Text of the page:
Cartridge Requirements



  Choosing a "universal infantry cartridge" must start with realistic requirements for lethality, engagement ranges, accuracy, weight, and barrier penetration.



1.  LETHALITY:  There is no assured "one shot one kill" when firing shots into a living creature, but soldiers expect reasonable and realistic lethality of their weapons on targets they hit.  Having to shoot a target several times to kill or neutralize it is unacceptable. 


     a. Manufacturers, administrators and ordnances personnel have always blamed the user for reported failures of their weapons to kill or destroy the enemy.  This is the same bureaucratic system that blamed the failures of the MK14 torpedoes on Navy captains in WWII.  It was finally proven that the MK14 was never properly tested, was a bad design made with faulty or untested parts.  This inability to admit deploying a bad weapon probably cost many sailors their lives in WWII.  User induced failures do occur, but all reported failures should be examined without fear of hurting a manufacturer's reputation, damaging an engineer's ego, or faulting training doctrine. 


     b. Consult the medical profession; they see the damage of gunshot wounds. 


Some notes from the Introduction by Dr. Fackler for the reprint of Louis LaGarde’s Gunshot Injuries


One striking element common to LaGarde's work and that of Theodor Kocher (20) was a close collaboration with their respective Army Ordnance Departments.  The scientific facts regarding wounding that are used by the Medical Corps to assure appropriate treatment of projectile wounds are also used by the Ordnance Engineers to develop weapons adequate to protect our soldiers.  If either group errs and distorts this body of information, it can adversely affect the other.  For this reason, close cooperation is mandatory.  It takes little insight to recognize the enormous potential for error engendered by Ordnance Engineers who make determinations on "incapacitation" of the human body while isolating themselves from medical expertise.  This, however, is what apparently has happened; and it seems to have been largely responsible for the decline in wound ballistics competence.  Government ordnance engineers assumed that expensive high-speed cameras, high-speed x-rays, and computers provided information they could substitute for medical expertise.  Only one very poorly informed about the complexities of the human body, both physiologically and psychologically, could make such a mistake.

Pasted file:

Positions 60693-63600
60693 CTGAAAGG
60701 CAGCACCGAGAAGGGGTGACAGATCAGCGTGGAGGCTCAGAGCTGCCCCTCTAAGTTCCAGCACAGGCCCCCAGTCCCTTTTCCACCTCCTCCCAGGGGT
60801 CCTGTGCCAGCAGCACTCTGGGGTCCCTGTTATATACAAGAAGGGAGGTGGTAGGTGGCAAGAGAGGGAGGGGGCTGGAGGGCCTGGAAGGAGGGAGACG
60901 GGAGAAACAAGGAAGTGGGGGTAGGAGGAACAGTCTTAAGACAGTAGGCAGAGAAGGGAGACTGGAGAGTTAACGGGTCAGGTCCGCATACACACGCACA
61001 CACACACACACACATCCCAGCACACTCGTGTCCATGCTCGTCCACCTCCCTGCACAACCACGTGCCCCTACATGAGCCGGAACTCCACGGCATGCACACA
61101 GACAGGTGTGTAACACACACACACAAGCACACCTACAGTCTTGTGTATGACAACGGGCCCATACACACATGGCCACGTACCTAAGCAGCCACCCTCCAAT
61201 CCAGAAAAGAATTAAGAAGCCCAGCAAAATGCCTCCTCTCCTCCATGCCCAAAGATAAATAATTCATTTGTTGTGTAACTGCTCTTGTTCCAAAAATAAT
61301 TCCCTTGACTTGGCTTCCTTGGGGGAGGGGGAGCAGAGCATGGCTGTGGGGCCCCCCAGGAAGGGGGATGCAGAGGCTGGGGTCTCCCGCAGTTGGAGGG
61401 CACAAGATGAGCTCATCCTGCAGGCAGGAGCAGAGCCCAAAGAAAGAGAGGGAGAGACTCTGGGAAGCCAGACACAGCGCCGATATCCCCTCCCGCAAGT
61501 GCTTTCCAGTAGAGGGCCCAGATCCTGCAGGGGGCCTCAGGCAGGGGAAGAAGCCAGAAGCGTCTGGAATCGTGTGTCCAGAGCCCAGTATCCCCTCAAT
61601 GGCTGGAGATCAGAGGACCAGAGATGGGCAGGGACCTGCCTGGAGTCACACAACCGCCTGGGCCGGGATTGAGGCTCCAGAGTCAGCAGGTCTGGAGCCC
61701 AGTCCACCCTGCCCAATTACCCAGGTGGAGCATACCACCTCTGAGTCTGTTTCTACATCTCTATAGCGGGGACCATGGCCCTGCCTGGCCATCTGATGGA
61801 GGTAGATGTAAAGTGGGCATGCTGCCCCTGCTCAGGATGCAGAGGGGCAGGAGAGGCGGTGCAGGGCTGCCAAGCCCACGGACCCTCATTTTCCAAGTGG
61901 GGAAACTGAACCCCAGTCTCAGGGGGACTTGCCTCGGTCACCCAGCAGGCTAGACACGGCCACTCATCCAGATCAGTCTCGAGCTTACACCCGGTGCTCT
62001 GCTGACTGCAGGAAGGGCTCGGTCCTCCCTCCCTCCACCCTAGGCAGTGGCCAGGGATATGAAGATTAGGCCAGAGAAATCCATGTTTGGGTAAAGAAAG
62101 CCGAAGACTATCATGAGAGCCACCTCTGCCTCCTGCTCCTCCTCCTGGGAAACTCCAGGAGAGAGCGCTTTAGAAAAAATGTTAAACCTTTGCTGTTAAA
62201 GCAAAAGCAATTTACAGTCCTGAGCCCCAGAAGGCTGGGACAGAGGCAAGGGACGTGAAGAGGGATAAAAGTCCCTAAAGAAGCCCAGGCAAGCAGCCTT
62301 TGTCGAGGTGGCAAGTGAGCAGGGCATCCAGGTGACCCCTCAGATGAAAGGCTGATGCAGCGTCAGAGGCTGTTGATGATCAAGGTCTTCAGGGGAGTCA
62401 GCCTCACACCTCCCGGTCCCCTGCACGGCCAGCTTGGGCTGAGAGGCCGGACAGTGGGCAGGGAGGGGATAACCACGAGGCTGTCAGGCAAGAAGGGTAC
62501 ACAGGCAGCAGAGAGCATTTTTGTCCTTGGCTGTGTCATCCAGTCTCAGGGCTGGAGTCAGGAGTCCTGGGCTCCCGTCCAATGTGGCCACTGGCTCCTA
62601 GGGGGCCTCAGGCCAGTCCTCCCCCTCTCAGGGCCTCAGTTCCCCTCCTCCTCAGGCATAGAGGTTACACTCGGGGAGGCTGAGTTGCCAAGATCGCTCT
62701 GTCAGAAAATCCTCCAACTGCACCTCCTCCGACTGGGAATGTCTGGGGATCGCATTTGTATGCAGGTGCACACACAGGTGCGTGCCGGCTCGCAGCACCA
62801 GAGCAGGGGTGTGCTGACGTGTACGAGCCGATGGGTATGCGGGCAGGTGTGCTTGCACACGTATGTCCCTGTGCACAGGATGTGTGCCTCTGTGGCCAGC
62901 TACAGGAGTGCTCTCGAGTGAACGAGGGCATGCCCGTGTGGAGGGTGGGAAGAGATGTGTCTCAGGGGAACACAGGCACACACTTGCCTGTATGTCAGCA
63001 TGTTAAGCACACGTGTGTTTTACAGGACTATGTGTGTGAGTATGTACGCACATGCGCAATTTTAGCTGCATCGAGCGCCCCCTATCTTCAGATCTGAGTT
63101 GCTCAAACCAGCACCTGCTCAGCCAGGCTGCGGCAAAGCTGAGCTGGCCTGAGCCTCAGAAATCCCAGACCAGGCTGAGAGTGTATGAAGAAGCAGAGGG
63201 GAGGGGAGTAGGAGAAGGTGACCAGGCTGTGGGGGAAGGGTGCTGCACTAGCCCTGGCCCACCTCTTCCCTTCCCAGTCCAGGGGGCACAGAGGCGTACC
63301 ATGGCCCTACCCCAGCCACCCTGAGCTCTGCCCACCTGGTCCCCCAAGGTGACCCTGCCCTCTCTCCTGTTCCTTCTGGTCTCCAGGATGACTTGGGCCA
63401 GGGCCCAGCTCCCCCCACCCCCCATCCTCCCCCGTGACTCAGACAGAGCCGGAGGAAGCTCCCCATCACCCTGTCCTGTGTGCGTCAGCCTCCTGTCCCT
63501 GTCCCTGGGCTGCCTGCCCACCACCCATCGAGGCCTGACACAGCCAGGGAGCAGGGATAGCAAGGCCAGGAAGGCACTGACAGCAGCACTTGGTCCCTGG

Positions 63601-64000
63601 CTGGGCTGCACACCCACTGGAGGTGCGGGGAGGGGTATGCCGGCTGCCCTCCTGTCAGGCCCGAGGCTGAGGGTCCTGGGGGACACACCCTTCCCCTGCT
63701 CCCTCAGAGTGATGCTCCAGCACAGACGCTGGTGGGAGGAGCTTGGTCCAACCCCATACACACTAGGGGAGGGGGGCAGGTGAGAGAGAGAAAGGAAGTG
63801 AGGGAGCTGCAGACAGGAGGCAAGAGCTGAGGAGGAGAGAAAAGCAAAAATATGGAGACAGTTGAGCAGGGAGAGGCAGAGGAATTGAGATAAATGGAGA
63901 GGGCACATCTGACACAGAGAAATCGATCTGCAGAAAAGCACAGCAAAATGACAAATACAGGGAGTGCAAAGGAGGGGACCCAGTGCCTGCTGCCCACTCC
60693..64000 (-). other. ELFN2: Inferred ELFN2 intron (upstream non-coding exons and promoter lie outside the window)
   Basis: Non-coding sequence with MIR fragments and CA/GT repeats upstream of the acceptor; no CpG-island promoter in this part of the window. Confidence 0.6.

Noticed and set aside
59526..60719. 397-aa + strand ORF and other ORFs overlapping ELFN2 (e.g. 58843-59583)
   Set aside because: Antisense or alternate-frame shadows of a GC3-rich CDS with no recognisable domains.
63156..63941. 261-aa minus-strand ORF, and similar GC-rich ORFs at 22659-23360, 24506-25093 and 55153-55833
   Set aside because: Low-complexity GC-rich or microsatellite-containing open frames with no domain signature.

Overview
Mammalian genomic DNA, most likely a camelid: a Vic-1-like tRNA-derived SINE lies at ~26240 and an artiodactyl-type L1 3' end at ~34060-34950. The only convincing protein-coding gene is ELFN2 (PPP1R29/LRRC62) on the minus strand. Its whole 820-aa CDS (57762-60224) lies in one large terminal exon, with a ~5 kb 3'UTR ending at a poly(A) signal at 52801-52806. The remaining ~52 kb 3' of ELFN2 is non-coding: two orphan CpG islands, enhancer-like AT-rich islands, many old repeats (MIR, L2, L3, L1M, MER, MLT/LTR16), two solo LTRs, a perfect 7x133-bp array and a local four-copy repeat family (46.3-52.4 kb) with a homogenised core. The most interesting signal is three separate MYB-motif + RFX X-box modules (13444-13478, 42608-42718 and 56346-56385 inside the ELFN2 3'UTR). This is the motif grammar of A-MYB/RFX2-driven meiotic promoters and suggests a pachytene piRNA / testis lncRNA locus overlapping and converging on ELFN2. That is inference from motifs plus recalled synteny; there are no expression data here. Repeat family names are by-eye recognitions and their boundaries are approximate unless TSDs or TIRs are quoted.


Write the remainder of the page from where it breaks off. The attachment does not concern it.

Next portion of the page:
c. Check big game hunting data, this is killing living creatures.  Colonel La Garde shot live animals at the Chicago stock yards to test and demonstrate the differences of the .30 cal, .38 cal, and .45 cal pistols.



     2.  RANGE:  Realistic ranges that the average infantryman can be reasonably expected to detect and engage a target that his weapon can kill, destroy, or damage.  The published effective range of one's weapon systems should not be relied on as propaganda to frighten a future or current adversary.


     a. Long ranges encountered on plains and deserts should not be held as standard, but as non-standard range environments.  Fighting did occur on the steppes of Russia during WWII, but most of the combat took place in cities, forest, bridgeheads, transportation control points, or river junctions.  A large percent of the combat in Iraq was in and around cities, along highways and at bridgeheads.


     b. Urban environment, where most engagement ranges are very short, "in your face", there are times when longer range shots can be taken.  In Afghanistan a lot of fighting is in and around villages or built up areas, with open terrain and mountains close at hand. 



3.  ACCURACY:  Realistic accuracy is demanded for ranges that the infantryman is expected to engage targets. (Ref. section 2) 


     a. The battle field projectile must have good ballistic coefficeincy (BC) for good flight characteristics and retained velocity on target.  A cartridge/projectile must develop sufficient velocity as to provide the flattest possible trajectory to aid in hitting targets at varying ranges.



4.  WEIGHT:  Weight is a real-time concern for combatants moving to contact.  The lighter a soldiers' load is, the faster, longer, and more energetic they can maneuver on the battle field.  The smallest cartridge that meets the overall requirements should be adopted.  Special teams, who are on the ground 2-4 hours if everything goes as planned, going back to 7x62x51mm NATO may be great for them, but the Soldier and Marine who’s have to carry 7.62x51mm NATO and the associated weapons their whole deployment , it is an added weight burden. 



5.  BARRIER PENETRATION:  Intermediate barrier penetration has really come into the forefront using the 5.56X45mm.  Projectile weight (x) velocity and sectional density combine to equal penetration potential, hence a projectile must have a large enough mass and velocity to penetrate an intermediate barrier efficiently.


6.  Over penetration:  Over penetration is a law enforcement concern and can be dealt with by projectile design.   



  In conclusion, a "universal infantry cartridge" is cheaper than any two cartridge system, it’s logistically easier, more efficient in its function of neutralizing the threat, and most of all the Soldiers and Marines on the ground are only concerned with one cartridge, whether for their rifles or machine guns.



  All 7x46mm U.I.A.C. testing has been done with conventionally constructed lead cored projectiles.  My final accuracy and velocity tests were conducted with the Speer 8.4g/130 #1624.  This Speer projectile has a .411 BC and has a shorter overall length than the Sierra 7mm 8.4g/130gr MK.

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